I'm glad to hear your experiences with the police. That's one thing that makes me nervous. As I may have hinted, I'm planning to drive south to DF from here in the next few weeks, and I'm a bit nervous about policemen and mordidas.

So thanks for the info.

By the way, who would have guessed you were a "leadfoot?" LOL...


Kim G
Boston, MA
Where we have the citations to prove that we are a leadfoot.

Babs said...

Yes, Kim, I have stayed in touch with Carol but now she's no longer on Facebook.

I will email you about traveling near the border and north of Monterrey. That is a very dicey least it has been in the past......

Glad you're heading this way soon!

Cheryl said...

I am enjoying these posts. We are planning to move to SMA in a couple of years, so this is very helpful. Carol Schmidt's book is also very helpful, although some of the immigration info is out of date now with the changes.

George Puckett said...

You quote $300 for your auto insurance but is this an annual amount or is it for 6 months?

Babs said...

George, that is an annual cost. In additon, I don't keep US insurance. I just buy it from an agency in Laredo when I'm driving up for the amount of time that I'm going to be up there.

Babs said...

Thanks Cheryl. The immigration and auto changes caught all of us by surprise. We're still in a quandry about some of it........

lauriec said...

Hi, Babs, love your blog and thanks for these topics. We are frequent vacationers to Mexico and to SMA and will be down again in late october - and we are now almost at the point where we can think of spending several months there - go great timing.

We have two dogs and so are interested in the ways in which people get their pets down for a 3-6 month stay, say and whether one can rent with a pet.

thanks again!

Laurie C
Chapel Hill, NC

Dan in NC said...

Carol and Norma, along with Rolly, also wrote "the Best How-To Book on Moving to Mexico" and published it in 2009. I believe Rolly tries to keep the "latest and greatest" amendments (due to the most recent round of immigration law changes) in the text on his site. The book is a great basic "primer" for Q&A's for a neophyte looking to relocate S.O.B. Their "Falling in Love with San Miguel" gives a pretty good picture of the travails and triumphs they experienced on a rather limited income, and could be inherent in any expat experience... The book certainly engendered a lot of interest in the town when it came out.... Cheers!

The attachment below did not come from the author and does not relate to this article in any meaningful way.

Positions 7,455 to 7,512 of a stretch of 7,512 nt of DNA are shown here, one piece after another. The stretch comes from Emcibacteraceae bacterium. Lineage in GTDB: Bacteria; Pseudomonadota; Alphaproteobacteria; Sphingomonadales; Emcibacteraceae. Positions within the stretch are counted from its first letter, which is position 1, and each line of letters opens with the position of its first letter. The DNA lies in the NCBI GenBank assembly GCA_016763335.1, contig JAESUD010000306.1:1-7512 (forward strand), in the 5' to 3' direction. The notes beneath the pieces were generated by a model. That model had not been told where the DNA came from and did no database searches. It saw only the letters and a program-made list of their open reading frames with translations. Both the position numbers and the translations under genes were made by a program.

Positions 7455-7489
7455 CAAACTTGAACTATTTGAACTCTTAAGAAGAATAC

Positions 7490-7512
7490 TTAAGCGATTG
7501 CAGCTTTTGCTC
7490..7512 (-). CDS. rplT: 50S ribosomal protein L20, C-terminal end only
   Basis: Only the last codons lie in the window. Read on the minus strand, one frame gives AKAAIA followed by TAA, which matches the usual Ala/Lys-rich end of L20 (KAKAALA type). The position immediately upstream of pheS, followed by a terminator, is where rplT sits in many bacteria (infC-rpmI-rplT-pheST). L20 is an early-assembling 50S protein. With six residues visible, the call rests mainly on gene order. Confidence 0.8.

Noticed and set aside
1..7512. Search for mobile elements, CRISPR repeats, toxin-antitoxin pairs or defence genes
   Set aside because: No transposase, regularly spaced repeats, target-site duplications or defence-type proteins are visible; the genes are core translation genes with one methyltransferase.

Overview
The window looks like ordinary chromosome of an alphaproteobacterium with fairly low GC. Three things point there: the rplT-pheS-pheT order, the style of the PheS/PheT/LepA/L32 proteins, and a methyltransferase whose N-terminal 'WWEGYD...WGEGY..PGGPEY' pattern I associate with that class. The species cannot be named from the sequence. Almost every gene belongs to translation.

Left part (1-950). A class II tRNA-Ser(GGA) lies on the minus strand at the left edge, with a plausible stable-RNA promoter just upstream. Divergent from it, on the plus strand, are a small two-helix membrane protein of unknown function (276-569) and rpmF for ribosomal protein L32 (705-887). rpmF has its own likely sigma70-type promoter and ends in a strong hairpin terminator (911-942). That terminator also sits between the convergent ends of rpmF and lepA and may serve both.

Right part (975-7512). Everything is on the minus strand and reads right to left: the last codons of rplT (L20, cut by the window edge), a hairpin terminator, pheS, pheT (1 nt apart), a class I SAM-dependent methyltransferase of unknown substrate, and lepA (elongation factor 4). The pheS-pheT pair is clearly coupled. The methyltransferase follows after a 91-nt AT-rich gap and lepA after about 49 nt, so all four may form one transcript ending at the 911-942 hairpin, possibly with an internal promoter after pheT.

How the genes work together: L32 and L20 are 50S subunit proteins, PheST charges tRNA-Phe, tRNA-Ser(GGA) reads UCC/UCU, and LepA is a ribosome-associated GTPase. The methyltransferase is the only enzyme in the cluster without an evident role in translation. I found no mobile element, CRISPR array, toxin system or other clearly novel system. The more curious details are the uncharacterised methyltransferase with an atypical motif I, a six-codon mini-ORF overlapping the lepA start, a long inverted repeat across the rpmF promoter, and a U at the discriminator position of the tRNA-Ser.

Babs said...

Hi Laurie - Where you live now is a BEAUTIFUL place. I was there a few years ago.
The only requirement to bring your dogs down (if you're driving) is to have their vet fill out a form (which they should know about) within 10 days of crossing the border. You might want to check on that on the internet in case there has been a recent change. I had that form done for my dog - no one, not once ever asked for it.
Flying in with dogs is a whole other avenue that I cannot address.
Some airports require a broker, others not. I would google for more info if that is the case.
It is much more difficult to rent with two dogs. If I were you, I would go to VRBO where the houses specify, I believe whether they are pet friendly or not.
Hope this helps. Have a great visit later this month!

Babs said...

Dan, thanks for the info on Carol and Rolly's new book. I knew they did one but I never knew the name of it. On Rolly's site he has not put the latest info on the immigration and permits. I'm surprised. He is DEFINITELY the "go to" guy on most information.
Thanks for writing.
San Miguel has had writeups in the last 20 years in so many publications and on so many lists, its amazing to me that we're not overrun. However it still remains that 85% of our tourism is Mexican nationals and 15% international.

calypso said...

Babs - One real advantage of my Mexican auto insurance is that it covers ALL of North America - so a visit to the States does not require hunting down some short term insurance.

I should also mention this is ONLY when insuring a Mexican plated vehicle - but a definite savings and a good thing - also my insurance is around $200.US per year (liability ONLY) for a 2008 Jetta.

Babs said...

Thanks for that info Calypso. That is very reasonable. I'll remember to check with you if and when I buy a Mexican plated car.
The company I get my US insurance with is called Bravo Insurance in Laredo. The whole process is done on the internet! And within a few hours, I have a copy of the policy and liability cards. I'm good to go.
The cost for the first month is a little over $40 for the required coverage and then its less for months after that.

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Anonymous said...

Hi Babs love your blog. It is very informative. I am in the process of trying to buy a small home in San Miguel de Allende from a private seller. I am to understand you need to prove income. How much do I have to deposit in a Mexican bank to prove income? I do have an account in the US, from which I can transfer from. Is it adequate enough to maintain that required balance in the Mexican account as adequate proof of income? It will be just myself and my dog Maggie.

Babs said...

Hi Blondell - I don't know the answer to your question. I, however, will be meeting with the facilitator that I use to renew my visa and will ask her that question. The rules have changed so much in the last year that I don't want to give you false information.

I'll reply in the next few days after I have an answer.